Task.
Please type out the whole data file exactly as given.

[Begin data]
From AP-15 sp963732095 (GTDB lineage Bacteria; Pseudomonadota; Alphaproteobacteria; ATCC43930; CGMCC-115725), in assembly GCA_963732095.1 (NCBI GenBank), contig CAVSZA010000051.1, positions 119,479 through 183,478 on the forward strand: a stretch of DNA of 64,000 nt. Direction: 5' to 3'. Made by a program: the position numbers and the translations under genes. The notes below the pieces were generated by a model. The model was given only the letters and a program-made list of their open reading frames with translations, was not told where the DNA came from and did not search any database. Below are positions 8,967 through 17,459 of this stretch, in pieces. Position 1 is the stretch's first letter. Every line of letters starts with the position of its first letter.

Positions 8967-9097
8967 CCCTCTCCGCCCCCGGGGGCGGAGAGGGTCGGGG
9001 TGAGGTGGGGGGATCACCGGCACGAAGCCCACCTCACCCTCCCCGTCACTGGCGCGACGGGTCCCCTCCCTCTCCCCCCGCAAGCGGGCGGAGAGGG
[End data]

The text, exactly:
From AP-15 sp963732095 (GTDB lineage Bacteria; Pseudomonadota; Alphaproteobacteria; ATCC43930; CGMCC-115725), in assembly GCA_963732095.1 (NCBI GenBank), contig CAVSZA010000051.1, positions 119,479 through 183,478 on the forward strand: a stretch of DNA of 64,000 nt. Direction: 5' to 3'. Made by a program: the position numbers and the translations under genes. The notes below the pieces were generated by a model. The model was given only the letters and a program-made list of their open reading frames with translations, was not told where the DNA came from and did not search any database. Below are positions 8,967 through 17,459 of this stretch, in pieces. Position 1 is the stretch's first letter. Every line of letters starts with the position of its first letter.

Positions 8967-9097
8967 CCCTCTCCGCCCCCGGGGGCGGAGAGGGTCGGGG
9001 TGAGGTGGGGGGATCACCGGCACGAAGCCCACCTCACCCTCCCCGTCACTGGCGCGACGGGTCCCCTCCCTCTCCCCCCGCAAGCGGGCGGAGAGGG